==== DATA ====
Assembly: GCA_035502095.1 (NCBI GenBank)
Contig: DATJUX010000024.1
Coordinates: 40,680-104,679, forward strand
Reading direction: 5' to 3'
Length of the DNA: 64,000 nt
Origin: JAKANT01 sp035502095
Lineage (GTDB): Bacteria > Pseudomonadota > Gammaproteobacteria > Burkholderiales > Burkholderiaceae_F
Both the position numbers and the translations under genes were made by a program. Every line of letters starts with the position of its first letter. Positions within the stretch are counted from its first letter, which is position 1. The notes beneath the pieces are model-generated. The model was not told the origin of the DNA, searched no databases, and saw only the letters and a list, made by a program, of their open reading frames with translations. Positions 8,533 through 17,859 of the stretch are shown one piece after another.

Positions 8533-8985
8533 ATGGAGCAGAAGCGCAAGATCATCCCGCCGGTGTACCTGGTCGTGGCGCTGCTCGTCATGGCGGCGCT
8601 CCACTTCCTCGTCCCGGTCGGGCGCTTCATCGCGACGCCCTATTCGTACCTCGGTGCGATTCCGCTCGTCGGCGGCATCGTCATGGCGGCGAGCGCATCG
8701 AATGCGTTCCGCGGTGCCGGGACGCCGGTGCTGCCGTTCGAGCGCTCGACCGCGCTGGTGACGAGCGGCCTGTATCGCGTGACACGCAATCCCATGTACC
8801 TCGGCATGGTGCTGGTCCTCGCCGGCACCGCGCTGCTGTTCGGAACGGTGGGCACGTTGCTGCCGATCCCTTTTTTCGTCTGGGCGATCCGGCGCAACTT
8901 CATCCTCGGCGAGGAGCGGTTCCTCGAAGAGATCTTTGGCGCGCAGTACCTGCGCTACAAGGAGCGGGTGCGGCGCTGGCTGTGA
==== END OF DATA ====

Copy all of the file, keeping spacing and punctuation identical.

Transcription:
Assembly: GCA_035502095.1 (NCBI GenBank)
Contig: DATJUX010000024.1
Coordinates: 40,680-104,679, forward strand
Reading direction: 5' to 3'
Length of the DNA: 64,000 nt
Origin: JAKANT01 sp035502095
Lineage (GTDB): Bacteria > Pseudomonadota > Gammaproteobacteria > Burkholderiales > Burkholderiaceae_F
Both the position numbers and the translations under genes were made by a program. Every line of letters starts with the position of its first letter. Positions within the stretch are counted from its first letter, which is position 1. The notes beneath the pieces are model-generated. The model was not told the origin of the DNA, searched no databases, and saw only the letters and a list, made by a program, of their open reading frames with translations. Positions 8,533 through 17,859 of the stretch are shown one piece after another.

Positions 8533-8985
8533 ATGGAGCAGAAGCGCAAGATCATCCCGCCGGTGTACCTGGTCGTGGCGCTGCTCGTCATGGCGGCGCT
8601 CCACTTCCTCGTCCCGGTCGGGCGCTTCATCGCGACGCCCTATTCGTACCTCGGTGCGATTCCGCTCGTCGGCGGCATCGTCATGGCGGCGAGCGCATCG
8701 AATGCGTTCCGCGGTGCCGGGACGCCGGTGCTGCCGTTCGAGCGCTCGACCGCGCTGGTGACGAGCGGCCTGTATCGCGTGACACGCAATCCCATGTACC
8801 TCGGCATGGTGCTGGTCCTCGCCGGCACCGCGCTGCTGTTCGGAACGGTGGGCACGTTGCTGCCGATCCCTTTTTTCGTCTGGGCGATCCGGCGCAACTT
8901 CATCCTCGGCGAGGAGCGGTTCCTCGAAGAGATCTTTGGCGCGCAGTACCTGCGCTACAAGGAGCGGGTGCGGCGCTGGCTGTGA